Artist: Stephanie Ribet, PhD Student, Northwestern
Tool: JEOL 4700F FIB-SEM
Short Description: This amFIBian may only be 10 um across, but that doesn't stop him from being quite ribbiting. Pattern ion milled and image captured on the JEOL FIB.

Algal Bloom

Algal Bloom
Artists: Cecelia Wood, Ph.D. Student; Sheri Singerling, NanoEarth Instrument Specialist
NNCI Site: NanoEarth
Instrument: JEOL IT500 SEM
Commonly referred to as algae, diatoms are microorganisms that are ubiquitous in almost every aquatic environment. This diatom, which is mounted on a lacey carbon TEM grid, was sampled from a freshwater drinking reservoir in Vinton, Virginia where my research group monitors water quality and conducts whole-ecosystem experiments. My research focuses on the iron and manganese nanoparticles that naturally form in the water column during reservoir oxygenation. While I prefer to focus on abiotic processes, I occasionally find critters in my samples! The diatom is digitally colorized and superimposed with an image of a sunflower growing in my backyard.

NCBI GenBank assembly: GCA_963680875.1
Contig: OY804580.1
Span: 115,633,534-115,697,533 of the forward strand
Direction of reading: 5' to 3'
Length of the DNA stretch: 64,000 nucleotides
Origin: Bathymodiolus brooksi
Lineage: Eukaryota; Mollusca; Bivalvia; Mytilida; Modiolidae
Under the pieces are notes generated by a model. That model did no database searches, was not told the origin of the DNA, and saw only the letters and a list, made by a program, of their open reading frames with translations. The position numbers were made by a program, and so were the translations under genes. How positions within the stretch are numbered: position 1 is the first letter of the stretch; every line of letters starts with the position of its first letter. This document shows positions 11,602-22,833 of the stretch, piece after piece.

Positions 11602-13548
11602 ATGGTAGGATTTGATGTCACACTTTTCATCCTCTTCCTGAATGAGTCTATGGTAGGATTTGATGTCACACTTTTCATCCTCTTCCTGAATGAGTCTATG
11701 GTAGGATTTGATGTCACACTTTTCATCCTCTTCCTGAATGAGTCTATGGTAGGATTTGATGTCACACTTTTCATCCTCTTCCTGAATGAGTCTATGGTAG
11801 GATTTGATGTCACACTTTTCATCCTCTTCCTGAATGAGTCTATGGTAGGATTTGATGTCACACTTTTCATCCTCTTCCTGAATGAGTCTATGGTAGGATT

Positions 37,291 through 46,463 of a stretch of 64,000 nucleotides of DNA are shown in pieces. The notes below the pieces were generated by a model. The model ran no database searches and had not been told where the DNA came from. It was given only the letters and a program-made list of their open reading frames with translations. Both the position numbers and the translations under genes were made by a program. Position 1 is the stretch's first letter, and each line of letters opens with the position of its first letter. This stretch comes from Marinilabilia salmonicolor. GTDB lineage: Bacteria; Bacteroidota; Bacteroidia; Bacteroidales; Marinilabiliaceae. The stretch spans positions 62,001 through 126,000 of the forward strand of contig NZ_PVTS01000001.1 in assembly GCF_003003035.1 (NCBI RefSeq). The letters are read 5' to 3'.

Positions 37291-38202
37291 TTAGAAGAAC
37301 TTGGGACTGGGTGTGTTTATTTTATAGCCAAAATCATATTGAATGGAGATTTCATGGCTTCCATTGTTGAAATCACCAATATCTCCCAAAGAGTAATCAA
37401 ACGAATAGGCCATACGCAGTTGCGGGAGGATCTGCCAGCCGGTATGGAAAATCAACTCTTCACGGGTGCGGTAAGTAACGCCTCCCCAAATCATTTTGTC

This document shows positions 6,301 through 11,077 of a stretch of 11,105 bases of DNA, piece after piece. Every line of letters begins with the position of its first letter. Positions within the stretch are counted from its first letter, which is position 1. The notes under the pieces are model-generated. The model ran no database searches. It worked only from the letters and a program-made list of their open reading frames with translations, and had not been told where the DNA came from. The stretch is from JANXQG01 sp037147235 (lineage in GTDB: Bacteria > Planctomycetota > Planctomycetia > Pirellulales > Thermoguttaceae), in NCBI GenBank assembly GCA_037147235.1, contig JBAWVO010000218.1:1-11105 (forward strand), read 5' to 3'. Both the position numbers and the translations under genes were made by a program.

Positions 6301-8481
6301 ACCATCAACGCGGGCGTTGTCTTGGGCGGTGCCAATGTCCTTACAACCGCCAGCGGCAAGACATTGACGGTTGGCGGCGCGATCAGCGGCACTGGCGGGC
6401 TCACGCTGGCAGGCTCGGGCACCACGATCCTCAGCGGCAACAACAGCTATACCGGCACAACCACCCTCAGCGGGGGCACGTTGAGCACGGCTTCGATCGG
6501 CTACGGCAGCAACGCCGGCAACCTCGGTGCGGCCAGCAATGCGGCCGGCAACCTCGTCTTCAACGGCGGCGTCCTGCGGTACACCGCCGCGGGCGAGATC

A Beautiful Failure

A Beautiful Failure: Learning from Experimental Imperfections
Artist: Anjali Kumari, Graduate Student, The Joint School of Nanoscience and Nanoengineering
Tool: JEOL JSM-IT800 Schottky FESEM, Adobe Photoshop, and Adobe InDesign
Caravaggio was a famous Italian painter who used vibrant colors to depict life’s imperfections. Some of his famous works contained fruits, which from far away looked fresh, but a closer look reveals that the fruits are rotten. Inspired by his artistic style, I used a similar approach to depict experimental imperfections. In my art, I created what seems like an orchid garden a closer look reveals ruptured cells due to an unsuccessful SEM sample preparation. This work represents the true nature of research where failures are common, but by learning from them, we can become better scientists.